The court held that these activities demonstrated that Sherman had “dominion and control” over the property from the outset, and that merger occurred, rendering any dimensional shortfall that occurred when the lots were later sold separately to be a self-created hardship and ineligible for variance treatment.
The court then went on to consider an entirely distinct basis for finding merger in this case. In 1991, Sherman negotiated to sell both parcels to Amato. Two contracts were prepared, one showing a transfer from Sherman and his wife for the parcel to which they had title, and a second showing a transfer from the sons of their (non-conforming) parcel. Amato was designated as the purchaser, but the contract provided specifically that he could assign either or both contracts to third parties. The contract provided that, even if Amato transferred, part of the price would be represented by a note (presumably to Shermans) secured by deeds of trust on both properties. Amato arranged for the non-conforming parcel to be transferred to his a real estate company in which he was a principal shareholder.
The court held that the existence of an equitable right of ownership in Amato, arising at the time the contracts were executed, effectuated a merger of ownership in him, regardless of whether he controlled the real estate company that later obtained rights to the non-conforming lot and regardless of what Shermans had done earlier with the property.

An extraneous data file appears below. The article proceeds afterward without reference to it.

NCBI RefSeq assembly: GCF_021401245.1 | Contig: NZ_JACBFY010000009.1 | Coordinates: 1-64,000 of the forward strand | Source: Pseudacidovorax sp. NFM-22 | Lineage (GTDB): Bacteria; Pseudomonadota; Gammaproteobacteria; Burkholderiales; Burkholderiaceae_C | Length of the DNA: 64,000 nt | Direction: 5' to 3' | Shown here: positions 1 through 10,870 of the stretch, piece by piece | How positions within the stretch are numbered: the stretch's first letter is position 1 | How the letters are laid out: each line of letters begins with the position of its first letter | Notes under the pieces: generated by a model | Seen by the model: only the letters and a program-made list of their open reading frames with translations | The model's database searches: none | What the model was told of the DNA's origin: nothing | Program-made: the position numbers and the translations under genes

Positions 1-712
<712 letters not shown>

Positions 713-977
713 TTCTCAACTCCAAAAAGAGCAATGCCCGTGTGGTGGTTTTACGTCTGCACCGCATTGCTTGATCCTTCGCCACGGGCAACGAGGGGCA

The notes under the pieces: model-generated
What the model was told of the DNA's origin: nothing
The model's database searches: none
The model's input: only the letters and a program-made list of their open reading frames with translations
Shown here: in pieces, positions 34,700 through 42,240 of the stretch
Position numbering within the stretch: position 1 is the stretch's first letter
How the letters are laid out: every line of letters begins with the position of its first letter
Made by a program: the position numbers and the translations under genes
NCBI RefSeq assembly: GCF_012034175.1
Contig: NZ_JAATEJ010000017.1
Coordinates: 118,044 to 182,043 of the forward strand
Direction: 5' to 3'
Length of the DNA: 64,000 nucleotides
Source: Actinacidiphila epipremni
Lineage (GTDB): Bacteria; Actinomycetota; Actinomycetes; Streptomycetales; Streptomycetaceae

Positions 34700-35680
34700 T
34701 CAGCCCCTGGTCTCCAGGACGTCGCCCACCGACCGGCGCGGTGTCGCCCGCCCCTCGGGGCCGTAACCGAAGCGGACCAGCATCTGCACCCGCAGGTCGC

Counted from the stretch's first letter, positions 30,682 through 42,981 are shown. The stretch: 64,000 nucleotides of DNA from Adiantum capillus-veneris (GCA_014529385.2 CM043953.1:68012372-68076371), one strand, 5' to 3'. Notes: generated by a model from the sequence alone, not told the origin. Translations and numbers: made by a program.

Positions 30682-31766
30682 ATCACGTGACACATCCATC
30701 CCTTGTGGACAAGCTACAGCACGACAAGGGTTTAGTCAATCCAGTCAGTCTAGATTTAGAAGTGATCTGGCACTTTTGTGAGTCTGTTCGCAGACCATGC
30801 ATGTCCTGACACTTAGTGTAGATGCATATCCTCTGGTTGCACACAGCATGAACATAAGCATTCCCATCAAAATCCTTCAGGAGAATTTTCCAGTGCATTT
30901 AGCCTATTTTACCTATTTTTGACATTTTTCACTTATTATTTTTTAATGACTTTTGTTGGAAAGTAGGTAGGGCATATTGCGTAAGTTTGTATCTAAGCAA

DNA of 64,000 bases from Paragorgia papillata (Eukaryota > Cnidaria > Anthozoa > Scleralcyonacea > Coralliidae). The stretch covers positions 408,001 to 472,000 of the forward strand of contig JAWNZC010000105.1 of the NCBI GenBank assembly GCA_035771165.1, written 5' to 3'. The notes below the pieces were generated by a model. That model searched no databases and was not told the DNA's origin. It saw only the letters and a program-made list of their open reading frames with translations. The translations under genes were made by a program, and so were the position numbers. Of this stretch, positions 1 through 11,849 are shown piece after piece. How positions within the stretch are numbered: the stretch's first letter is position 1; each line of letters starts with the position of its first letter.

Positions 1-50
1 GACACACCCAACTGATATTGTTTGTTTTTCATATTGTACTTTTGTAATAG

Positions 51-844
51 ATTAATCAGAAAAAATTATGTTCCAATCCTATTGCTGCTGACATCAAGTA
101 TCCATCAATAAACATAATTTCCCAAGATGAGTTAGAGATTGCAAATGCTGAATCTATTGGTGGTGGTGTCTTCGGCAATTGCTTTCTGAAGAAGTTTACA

Comment 1: The “effective control” rule, applied to the Shermans’ activities, seems to make sense. It is similar to the “alter ego” rule in corporate law. A landowner should not be able to hide behind straws in order to avoid through a technicality public zoning requirements that otherwise would apply.
There are some interesting questions arising along the fringes of the doctrine, however.
First, the editor would be cautious about applying this rule to every interfamily transaction. One would assume that the Shermans could have made a gift of the nonconforming lot to their sons, and certainly could have asked the one son donee to transfer part of that gift later to his brother. The donee might have done this willingly in light of the fact that his original title was a family gift. Although the court makes much of this chain of events, the editor is dubious that, standing alone, the transfer by the son to his brother should have resulted in a finding of merger in the parents.